If a tree grows against a taut wire then the tree will grow around it, eventually enveloping the entire wire. This often scars the tree, and if the wire is thick enough, it will interrupt nutrient flow and cause more significant damage.
But if the tree grows against a larger obstacle, such as a wide board, the tree displaces the obstacle as it grows.
As a real-life example of this, I have a large pine tree on my property next to an old wooden building. The tree, as it grew, pushed hard enough against the building's eaves to bend a 2x4 piece of lumber five inches out of the way. When that 2x4 finally met the rest of the building, the tree could no longer move the board and started growing around it.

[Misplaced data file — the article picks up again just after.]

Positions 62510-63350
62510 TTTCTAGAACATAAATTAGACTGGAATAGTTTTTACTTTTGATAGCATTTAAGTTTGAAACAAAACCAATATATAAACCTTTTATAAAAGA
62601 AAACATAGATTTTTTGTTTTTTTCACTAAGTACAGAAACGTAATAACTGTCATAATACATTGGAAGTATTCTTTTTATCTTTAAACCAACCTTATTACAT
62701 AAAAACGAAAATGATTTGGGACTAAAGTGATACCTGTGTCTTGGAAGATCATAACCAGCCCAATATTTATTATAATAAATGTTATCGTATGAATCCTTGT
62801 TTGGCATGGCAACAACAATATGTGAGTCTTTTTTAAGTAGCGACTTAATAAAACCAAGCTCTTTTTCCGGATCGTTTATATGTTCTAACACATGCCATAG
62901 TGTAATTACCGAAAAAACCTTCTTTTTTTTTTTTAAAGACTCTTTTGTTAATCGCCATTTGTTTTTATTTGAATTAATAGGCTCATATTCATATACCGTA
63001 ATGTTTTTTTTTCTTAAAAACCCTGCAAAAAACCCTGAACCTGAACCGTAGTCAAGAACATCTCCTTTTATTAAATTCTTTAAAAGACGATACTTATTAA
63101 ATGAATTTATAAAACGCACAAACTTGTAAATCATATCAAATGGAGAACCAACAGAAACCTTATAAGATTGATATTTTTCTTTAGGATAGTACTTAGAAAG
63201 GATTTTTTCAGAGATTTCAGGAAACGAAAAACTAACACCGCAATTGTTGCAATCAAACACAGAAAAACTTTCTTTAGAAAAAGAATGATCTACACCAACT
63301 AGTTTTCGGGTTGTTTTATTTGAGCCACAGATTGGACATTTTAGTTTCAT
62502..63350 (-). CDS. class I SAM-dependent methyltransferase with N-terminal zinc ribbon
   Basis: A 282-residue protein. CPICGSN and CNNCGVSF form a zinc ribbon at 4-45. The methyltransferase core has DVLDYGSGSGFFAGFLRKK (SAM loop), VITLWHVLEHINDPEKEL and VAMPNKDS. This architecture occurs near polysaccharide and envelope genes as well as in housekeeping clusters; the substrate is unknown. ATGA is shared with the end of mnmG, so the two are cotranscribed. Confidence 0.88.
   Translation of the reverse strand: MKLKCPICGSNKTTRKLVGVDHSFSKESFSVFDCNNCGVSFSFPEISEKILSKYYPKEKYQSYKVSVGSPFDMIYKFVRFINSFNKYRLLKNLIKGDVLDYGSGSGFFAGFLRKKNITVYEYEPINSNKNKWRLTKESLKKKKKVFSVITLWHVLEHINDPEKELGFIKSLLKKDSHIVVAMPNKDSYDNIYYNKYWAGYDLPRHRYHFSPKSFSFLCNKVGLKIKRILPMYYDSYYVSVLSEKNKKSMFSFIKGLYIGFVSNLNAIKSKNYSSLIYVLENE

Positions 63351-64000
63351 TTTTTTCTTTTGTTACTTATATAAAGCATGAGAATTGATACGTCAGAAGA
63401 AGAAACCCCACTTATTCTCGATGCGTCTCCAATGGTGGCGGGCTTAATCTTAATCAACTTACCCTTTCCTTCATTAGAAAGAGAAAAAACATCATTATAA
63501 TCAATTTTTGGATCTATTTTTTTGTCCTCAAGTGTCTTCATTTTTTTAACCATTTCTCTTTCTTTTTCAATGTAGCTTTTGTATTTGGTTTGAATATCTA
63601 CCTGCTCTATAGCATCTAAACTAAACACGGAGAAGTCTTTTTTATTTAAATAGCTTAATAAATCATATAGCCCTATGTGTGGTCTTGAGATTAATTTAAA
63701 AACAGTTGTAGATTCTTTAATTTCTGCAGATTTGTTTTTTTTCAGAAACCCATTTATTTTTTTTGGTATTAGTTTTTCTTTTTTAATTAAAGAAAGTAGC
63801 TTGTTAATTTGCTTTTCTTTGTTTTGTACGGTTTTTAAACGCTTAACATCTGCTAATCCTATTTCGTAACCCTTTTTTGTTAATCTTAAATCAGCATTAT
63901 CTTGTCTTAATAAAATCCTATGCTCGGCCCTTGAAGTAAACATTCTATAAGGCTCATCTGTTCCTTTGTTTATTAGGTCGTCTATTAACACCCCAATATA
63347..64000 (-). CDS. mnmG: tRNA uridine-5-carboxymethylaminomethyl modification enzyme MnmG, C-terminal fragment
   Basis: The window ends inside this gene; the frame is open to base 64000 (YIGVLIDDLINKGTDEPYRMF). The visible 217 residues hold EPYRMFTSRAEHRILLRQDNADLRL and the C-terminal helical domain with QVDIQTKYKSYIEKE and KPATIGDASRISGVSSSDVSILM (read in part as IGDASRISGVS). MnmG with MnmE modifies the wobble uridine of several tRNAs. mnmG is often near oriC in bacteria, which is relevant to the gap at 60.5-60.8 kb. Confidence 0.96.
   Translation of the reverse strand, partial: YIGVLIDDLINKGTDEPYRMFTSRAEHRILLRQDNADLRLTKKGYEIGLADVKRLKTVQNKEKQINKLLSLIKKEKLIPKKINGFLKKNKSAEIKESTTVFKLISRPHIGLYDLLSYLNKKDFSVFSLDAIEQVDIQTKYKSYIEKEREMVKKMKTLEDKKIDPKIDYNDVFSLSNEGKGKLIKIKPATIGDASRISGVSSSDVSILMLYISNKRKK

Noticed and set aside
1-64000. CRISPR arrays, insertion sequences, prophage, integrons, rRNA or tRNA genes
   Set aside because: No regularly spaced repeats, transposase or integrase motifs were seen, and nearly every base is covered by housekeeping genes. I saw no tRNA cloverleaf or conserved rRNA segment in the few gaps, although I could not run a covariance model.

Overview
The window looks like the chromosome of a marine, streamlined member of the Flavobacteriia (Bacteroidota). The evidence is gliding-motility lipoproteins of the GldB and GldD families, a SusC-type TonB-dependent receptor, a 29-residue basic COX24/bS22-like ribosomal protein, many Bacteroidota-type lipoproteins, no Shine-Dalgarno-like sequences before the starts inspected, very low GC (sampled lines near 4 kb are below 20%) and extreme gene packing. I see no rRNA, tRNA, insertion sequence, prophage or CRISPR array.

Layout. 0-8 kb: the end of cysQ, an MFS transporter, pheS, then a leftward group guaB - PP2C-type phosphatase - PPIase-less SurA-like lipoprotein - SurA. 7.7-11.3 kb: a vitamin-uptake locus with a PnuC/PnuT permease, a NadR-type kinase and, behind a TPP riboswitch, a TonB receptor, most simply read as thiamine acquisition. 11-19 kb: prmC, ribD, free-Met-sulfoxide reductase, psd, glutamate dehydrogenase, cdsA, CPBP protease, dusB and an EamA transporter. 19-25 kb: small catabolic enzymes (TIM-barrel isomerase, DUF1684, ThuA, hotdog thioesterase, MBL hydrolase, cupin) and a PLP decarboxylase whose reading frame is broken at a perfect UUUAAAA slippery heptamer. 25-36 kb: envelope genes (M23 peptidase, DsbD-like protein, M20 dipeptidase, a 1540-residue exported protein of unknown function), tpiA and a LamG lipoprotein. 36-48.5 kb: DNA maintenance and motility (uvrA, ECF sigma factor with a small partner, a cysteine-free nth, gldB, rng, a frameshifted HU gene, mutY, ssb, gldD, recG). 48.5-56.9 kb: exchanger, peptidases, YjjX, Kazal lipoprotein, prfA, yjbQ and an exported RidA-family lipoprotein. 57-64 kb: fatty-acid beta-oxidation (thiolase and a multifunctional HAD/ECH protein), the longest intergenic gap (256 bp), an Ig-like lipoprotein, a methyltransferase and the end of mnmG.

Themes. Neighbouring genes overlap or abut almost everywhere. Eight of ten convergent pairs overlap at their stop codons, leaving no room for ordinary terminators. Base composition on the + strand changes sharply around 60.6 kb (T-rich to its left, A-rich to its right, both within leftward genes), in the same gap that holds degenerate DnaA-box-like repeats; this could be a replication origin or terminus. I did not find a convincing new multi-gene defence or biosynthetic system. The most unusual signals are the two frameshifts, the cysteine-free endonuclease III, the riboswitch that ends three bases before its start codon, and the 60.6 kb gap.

Where is this threshold? I assume it can be described as a simple pressure (force over area), and that it is dependent on the specific type of tree. Is this tabulated somewhere?
Specifically, I wish to hang a 40lb (18kg) weight, permanently, from a branch of an ~80ft (~25m) lodgepole pine. I intend to use some sort of wider material in between the cord and the branch. It would be great if I could simply run the cord through a larger-diameter pipe and position this pipe over the top of the branch. But if this wouldn't be sufficient then I'll use boards (or similar) to distribute the weight. I won't be constricting the entire circumference of the branch.
I know that mounting a bolt into the tree would be better, but that isn't an option for me in this case.
I don't want to do this: (!)